Correlation studies: As with the case study, the correlation study does not usually necessitate the manipulation of an independent variable that might cause damage to the participant : instead it takes scores on two or more measures and works out the relationship between them. this is often at the core of twin studies and adoption studies, which are important sources of information about the link between genetics and behaviour.
[Week beginning ]
Physiology and behaviour: Localisation of function.
Examine one study related to localization of function in the brain.
The brain and behaviour. Over the past hundred years, few areas of psychology quite so rapidly as brain research. As technology as progressed, so has our ability to monitor and map the brains activity . The brain is seen as the command centre of human activity, and psychologists continue to develop a deeper understanding of its role and how it matures over a lifetime. In this section we look at the main way researchers have investigated brain function and evaluate these methods. We will be looking at four theories that support this; namely,
Case study, Phineas Gage. Case study,H.M. Roger Sperry split brain and Broca and Wernicke ‘asphasi’
Remember if you get this question in an examination you are required to refer to one study only.
First of all lets have a look at the case study of Phineas Gage.
The case of HM is used in this Eric Kandel lecture on memory.
PLease keep up to date with your workbook. You will be required to work in groups and set up the experiments by Brenda Milner (for HM) and the spit brain Sperry and Gazzinga. Enjoy!!!!!!! Remember to include the study by KIM and Hirsh to support Brocca and Wernicke.
Assessment. Next week you will be set a twenty minute period for a short answer response on this learning outcome. revise the case study you are most interested in and familiar with.
2.3 Explain using examples, the effects of neurotransmission on human behaviour.
This outcome asks us to explore the effects of neurotransmitters on behaviour. First of all we need to understand how neurons work. Out of the one hundred types of neurotransmitter we will be focusing on four: namely Acetylcholine; Dopamine; Serotonin and Norepinephrine; and then identifying key studies that support.
We will be following the powerpoint and accompanying videos.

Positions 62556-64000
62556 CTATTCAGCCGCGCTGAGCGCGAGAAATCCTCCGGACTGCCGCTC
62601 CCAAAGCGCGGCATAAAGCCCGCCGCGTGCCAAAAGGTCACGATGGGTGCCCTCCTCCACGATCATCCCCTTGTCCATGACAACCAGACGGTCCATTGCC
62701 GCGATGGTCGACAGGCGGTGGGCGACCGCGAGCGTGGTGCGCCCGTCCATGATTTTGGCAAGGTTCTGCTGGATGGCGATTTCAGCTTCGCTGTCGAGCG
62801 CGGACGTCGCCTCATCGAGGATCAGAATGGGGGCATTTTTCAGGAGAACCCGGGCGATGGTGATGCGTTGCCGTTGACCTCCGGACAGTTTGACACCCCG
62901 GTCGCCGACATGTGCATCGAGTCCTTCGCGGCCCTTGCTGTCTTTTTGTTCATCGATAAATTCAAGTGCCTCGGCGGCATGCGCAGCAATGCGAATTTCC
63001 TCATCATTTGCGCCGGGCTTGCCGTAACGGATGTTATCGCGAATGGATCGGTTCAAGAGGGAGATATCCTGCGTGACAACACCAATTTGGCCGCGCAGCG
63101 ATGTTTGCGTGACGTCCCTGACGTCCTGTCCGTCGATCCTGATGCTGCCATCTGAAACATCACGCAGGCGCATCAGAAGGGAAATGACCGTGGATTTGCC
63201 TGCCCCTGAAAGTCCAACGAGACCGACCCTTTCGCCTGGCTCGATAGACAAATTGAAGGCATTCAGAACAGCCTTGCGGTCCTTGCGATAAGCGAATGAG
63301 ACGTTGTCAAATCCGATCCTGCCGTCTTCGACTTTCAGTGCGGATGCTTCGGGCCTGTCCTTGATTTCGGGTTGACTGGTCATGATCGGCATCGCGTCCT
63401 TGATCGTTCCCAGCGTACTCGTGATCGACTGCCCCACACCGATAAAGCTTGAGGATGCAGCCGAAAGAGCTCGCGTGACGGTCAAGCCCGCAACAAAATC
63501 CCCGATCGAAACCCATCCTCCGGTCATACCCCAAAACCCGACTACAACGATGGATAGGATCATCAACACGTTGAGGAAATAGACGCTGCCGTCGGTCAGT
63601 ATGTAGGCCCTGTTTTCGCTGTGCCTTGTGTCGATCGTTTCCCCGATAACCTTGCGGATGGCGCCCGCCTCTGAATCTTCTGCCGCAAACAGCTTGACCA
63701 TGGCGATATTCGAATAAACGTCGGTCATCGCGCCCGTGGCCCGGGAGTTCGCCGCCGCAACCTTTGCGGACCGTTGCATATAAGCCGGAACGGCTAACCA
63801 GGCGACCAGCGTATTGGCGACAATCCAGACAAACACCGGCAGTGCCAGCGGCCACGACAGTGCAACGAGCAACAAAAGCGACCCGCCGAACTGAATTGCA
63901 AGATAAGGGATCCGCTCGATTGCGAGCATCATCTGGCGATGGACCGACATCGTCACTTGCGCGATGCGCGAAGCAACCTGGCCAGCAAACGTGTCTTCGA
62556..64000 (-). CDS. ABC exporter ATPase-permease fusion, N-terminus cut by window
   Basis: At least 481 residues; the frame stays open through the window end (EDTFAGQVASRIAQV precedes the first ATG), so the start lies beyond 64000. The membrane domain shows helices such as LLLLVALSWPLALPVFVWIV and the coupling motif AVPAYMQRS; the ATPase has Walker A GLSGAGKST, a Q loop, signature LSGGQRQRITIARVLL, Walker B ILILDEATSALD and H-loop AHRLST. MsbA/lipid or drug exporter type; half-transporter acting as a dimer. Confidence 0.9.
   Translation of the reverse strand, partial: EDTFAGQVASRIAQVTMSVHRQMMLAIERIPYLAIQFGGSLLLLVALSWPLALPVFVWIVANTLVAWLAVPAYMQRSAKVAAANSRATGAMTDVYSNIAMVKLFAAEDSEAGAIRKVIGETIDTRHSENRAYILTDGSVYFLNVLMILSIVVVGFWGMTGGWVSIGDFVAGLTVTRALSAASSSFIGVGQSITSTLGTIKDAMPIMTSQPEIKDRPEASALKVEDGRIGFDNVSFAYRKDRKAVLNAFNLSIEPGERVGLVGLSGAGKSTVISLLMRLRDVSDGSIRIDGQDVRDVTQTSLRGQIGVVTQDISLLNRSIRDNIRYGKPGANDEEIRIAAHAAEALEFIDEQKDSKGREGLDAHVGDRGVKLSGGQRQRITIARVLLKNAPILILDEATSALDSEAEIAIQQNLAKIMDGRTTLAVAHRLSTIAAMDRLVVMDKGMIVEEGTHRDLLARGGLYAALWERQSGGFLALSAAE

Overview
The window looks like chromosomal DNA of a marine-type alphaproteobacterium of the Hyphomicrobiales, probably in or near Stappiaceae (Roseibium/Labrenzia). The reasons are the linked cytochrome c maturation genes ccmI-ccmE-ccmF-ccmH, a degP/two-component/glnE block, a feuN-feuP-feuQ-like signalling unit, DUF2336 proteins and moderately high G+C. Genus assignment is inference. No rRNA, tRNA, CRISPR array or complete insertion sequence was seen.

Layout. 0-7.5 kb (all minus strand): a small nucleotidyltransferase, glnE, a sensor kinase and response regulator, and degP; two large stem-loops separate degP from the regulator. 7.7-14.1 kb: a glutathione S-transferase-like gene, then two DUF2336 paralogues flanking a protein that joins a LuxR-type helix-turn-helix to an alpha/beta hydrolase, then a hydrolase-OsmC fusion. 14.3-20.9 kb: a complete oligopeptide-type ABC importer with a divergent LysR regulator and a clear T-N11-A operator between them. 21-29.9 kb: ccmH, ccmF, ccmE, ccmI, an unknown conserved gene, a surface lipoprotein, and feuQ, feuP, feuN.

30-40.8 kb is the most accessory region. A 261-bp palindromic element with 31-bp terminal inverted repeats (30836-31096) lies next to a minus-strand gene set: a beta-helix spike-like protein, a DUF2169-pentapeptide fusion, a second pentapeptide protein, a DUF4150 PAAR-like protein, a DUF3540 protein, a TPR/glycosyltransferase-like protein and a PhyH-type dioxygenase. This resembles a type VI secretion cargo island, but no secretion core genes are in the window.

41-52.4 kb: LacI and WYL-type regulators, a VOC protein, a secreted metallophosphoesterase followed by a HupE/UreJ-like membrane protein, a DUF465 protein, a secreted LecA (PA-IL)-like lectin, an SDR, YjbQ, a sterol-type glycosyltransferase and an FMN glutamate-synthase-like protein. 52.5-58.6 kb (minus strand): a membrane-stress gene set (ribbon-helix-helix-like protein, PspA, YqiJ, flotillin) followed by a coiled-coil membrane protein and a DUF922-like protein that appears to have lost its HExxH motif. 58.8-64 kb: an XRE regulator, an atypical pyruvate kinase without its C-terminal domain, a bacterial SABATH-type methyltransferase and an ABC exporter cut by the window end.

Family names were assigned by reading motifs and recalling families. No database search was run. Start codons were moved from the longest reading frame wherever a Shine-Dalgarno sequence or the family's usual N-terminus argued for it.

Access the key powerpoint here.
Please click here to access “The Brain powerpoint”
Please click here to access information on neurons and neurotransmitters. Ref: www.simplypsychology.
Assessment: Working in groups you will be required to produce a pictorial representation of the process of neurotransmision. You will be given one of the four key types of neurotransmitter; i.e Acetylcholine; Dopamine; Norepinephrine and Serotonin, then identify the behaviour associated with them and introduce research study that supports. You will be given direction to which studies should be applied. You will then present your information to the rest of the class. Complete workbook LO 2.4.
We discussed localisation of brain function and how we might live without certain areas of the brain. We also discussed brain plasticity and how the brain can develop new connections through dendritic branching. This we will look at in more detail in learning outcome 2.5 “Discuss two effects of the environment on physiological processes.” but, for now lets look at the case study of Jody who is testament to the power and ability of the brain to mend itself.
[Week beginning ]
2.4. Explain, using examples, functions of two hormones on human behavior.
The key information is on the neurotransmission powerpoint. The key hormones that need to be identified are; Cortisol and memory; Oxytocin and trust; Melatonin and sleep. Working in groups you will discuss, identify key studies and present to the rest of the class. You can also find a you-tube clip that supports the studies.
Please bring your workbooks up to date. Happy Chu-sok.
[Week beginning ]
2.5 Discuss two effects of the environment on physiological processes.
How the environment effects the brain,
One of the big questions of the biological level of analysis is, how much the environment impacts the brain? “The brain is a dynamic system that interacts with the environment. In a sense, the brain is physically sculpted by experience. not only can the brain determine and change behaviour, but, behaviour and change can change the environment.